Veronica Veysey Campbell
Veronica Veysey Campbell’s teaching experience includes choral scholars at Cambridge and other universities, the choristers of St Paul’s Cathedral, students in the Royal College of Music’s Junior Department, and advanced students and professional singers in her private studio. She has just been appointed a vocal professor at the RCM. She is co-director of the vocal course at ‘MusicFest’, Aberystwyth and teaches for the National Youth Choirs of Great Britain.
She is passionately interested in the healthy development of voices, where her main priority is to develop a secure and sustainable vocal technique. Many of her students have won prizes and awards and are now singing professionally.
She is co-author with Liza Hobbs of two song books published by Peters Edition: Changing Voices, repertoire for young male singers during the voice change period, and Everlasting Voices, for older singers.
She studied at Trinity College of Music and the Guildhall School of Music and Drama, winning many prizes at both institutions. She was a finalist in the Kathleen Ferrier Memorial Scholarship Competition and was awarded the Worshipful Company of Musicians’ Medal. She continued her studies with scholarships to study at the Académie Maurice Ravel with Gérard Souzay, and at the Britten Pears School. As a soloist she gave many recitals, oratario and concert performances but for many years now has focused on her teaching.
Nick Gibbins is an ENT Consultant, with a special interest in voice disorders. He graduated from Guy’s and St Thomas’ Hospitals in 1998, trained in London, and was appointed Consultant Ear, Nose and Throat Surgeon at University Hospital Lewisham (UHL) in 2012.
He runs a multi-disciplinary Voice Disorders Unit at UHL and has a specialist interest in the diagnosis and treatment of all types of voice disorder and of the professional voice.
He has written extensively regarding the management of voice disorders. His passions include understanding the evolution of the larynx and ensuring that professional voice users know how to manage their voice, what to do when it goes wrong and looking at the voice user’s health with an all-encompassing holistic approach.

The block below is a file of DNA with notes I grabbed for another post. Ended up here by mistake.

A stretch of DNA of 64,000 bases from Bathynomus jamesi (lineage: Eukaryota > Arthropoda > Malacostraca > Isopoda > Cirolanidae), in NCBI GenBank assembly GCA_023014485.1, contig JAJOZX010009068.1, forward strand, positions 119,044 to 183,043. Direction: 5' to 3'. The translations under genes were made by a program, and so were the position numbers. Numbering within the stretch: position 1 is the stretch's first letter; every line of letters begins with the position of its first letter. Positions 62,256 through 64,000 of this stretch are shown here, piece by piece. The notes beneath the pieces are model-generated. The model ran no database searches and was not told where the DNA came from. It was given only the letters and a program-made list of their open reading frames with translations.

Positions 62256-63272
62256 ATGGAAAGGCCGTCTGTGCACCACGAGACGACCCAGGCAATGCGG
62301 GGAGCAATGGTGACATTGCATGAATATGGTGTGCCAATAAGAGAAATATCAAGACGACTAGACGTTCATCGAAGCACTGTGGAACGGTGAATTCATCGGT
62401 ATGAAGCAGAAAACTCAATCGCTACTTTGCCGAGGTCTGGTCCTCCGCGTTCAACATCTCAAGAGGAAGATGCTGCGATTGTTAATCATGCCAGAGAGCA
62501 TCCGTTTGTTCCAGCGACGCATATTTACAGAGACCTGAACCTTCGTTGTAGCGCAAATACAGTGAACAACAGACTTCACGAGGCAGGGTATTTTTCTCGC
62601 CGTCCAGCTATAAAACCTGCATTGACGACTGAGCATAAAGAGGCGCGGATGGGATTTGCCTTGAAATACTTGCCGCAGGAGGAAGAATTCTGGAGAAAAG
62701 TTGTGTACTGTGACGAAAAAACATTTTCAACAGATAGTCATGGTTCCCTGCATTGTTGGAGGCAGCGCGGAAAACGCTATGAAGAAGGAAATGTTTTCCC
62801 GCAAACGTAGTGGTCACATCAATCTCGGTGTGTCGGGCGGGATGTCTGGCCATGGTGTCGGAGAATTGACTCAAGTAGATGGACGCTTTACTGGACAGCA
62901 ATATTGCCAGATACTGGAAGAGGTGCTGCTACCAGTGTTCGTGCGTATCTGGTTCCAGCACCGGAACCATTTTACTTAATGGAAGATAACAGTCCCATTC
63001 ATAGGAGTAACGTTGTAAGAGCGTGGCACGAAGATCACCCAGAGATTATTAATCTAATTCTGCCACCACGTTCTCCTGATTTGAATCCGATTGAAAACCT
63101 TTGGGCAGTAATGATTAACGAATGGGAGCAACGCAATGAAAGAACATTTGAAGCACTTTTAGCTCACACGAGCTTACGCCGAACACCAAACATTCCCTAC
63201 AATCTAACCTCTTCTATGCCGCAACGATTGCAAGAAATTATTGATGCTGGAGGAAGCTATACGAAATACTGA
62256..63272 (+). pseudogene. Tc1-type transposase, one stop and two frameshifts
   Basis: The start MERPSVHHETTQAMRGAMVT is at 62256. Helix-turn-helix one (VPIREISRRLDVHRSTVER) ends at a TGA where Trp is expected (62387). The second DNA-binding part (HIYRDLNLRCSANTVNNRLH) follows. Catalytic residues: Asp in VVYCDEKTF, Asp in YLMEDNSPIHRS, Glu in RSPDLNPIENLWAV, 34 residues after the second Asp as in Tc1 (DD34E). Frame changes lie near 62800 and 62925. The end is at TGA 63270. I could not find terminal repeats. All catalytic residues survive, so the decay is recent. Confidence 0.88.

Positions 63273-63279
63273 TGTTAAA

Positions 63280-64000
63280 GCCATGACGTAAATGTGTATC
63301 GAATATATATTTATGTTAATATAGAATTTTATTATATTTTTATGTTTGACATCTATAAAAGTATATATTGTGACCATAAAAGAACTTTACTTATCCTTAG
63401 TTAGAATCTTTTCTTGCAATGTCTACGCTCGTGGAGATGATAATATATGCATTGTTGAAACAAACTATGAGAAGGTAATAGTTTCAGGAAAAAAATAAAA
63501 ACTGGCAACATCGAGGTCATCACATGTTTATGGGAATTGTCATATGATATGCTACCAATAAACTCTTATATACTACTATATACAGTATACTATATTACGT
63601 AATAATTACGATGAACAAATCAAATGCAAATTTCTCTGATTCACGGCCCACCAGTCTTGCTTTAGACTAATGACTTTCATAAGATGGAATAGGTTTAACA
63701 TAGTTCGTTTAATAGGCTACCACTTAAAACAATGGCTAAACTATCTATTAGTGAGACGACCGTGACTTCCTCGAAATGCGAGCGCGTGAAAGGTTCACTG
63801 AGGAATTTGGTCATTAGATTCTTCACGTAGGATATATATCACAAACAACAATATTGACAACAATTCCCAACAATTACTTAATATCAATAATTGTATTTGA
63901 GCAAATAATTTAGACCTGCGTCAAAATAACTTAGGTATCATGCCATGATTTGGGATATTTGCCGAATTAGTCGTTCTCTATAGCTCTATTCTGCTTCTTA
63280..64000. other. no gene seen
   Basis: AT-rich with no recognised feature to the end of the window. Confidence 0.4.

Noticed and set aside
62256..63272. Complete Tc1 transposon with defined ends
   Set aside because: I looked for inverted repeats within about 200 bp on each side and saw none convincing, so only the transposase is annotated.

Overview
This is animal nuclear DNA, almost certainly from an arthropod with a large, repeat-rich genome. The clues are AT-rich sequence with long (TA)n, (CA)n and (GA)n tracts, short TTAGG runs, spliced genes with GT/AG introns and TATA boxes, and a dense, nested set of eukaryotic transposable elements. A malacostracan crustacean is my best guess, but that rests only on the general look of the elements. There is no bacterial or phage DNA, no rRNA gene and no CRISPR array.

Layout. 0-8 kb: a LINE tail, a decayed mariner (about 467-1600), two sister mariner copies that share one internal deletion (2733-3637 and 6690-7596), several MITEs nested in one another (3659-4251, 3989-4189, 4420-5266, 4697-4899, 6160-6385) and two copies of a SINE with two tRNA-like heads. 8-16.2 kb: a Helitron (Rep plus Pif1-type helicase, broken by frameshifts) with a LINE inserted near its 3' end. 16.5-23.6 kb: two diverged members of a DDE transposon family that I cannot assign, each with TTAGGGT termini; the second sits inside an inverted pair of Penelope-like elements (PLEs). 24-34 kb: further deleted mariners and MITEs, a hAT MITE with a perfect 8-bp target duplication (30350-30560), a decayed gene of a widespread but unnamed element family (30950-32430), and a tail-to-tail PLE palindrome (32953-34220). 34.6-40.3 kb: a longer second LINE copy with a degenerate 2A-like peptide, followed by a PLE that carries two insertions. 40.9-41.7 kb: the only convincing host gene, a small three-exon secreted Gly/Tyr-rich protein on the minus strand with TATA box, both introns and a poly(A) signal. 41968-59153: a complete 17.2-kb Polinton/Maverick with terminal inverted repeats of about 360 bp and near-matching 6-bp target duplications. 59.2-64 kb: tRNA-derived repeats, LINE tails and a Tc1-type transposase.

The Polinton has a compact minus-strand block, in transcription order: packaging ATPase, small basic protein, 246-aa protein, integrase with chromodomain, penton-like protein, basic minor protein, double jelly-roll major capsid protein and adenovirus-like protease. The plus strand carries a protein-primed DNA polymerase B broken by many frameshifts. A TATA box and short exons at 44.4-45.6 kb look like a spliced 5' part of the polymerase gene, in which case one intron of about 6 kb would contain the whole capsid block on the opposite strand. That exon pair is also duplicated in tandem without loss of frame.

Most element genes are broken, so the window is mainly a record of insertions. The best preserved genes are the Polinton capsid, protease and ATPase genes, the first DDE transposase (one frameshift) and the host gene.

A physics graduate of Cambridge University, Christopher Goldsack studied voice with Rudolf Piernay at the Guildhall School of Music and Drama and then at the Lyon Opera Studio. His awards included first prize at the Toulouse International Singing Competition and the Grand Prix Paul Derennes at the Concours de Paris, and prizes for French song on several occasions at the Concours Triptyque in Paris. He has extensive experience as a performer of opera and oratorio repertoire, and an experienced recital singer with a special affinity for French song.
He was acting Head of Voice at the London College of Music and has given many classes on French song at the Guildhall School of Music and the Royal Academy of Music. He has also been on the jury for the several international singing competitions.
After an extensive performing career he concentrates on teaching. He is a singing teacher at Epsom College, and directs several choirs – he founded the Promenade Youth and Junior Choirs in 2008 to bring his experience to children within his community and they have a growing reputation for excellence, performing repertoire ranging from Handel’s Messiah to pop ballads. More recently he has started working with adult choirs – running choral workshops, directing the Weyward Singers and starting a project choir. More about Christopher Goldsack at the Promenade Choirs website.
David Henson is Head of Subject in Performance, Composition and Performing Arts at the London College of Music. Well known in the field of arts education, he is also a musician, actor, singer, director and musical director, collaborating with many composers on new musicals.
Combining a varied career in performance and teaching, he has been involved in broadcasting, oratorio, lieder, early and contemporary music both in this country and Europe. He continues to take an interest in the performer’s platform and recently played the role of Everyman in a new work, Mankind, by Michael Finnissy at the London Festival of Contemporary Church Music. He is currently seeking ways and means of encouraging new musical theatre work alongside an involvement with the development of new comedy writing.
He believes that critical thinking is an essential part of creativity, enabling students to think, evaluate and improve creative ideas. Much of this work is identified in his recent publications. Find out more at David Henson’s own website.
Janet Shell is a qualified classroom teacher who retrained as a singer at Guildhall School of Music and Drama in her twenties. She was the winner of several competitions, gaining prizes in French song, and was the first mezzo-soprano awarded a place with the Young Classical Artists Trust, and the first singer to sing live on Classic FM. During the course of her long singing career, Janet began to teach singing and at once found that her previous teaching experiences automatically informed her private practice. In 2003 Janet underwent a vocal cord operation to relieve vocal cord haemorrhaging and became fascinated by dysfunctional voice and how to spot it and avoid it! Her singing career continues thanks to the expertise of Merydydd Harries and Janet continues to sing and teach singing, always looking to inform her practice and engage with other singers, professors and informed education specialists. Find out more at Janet Shell’s own website.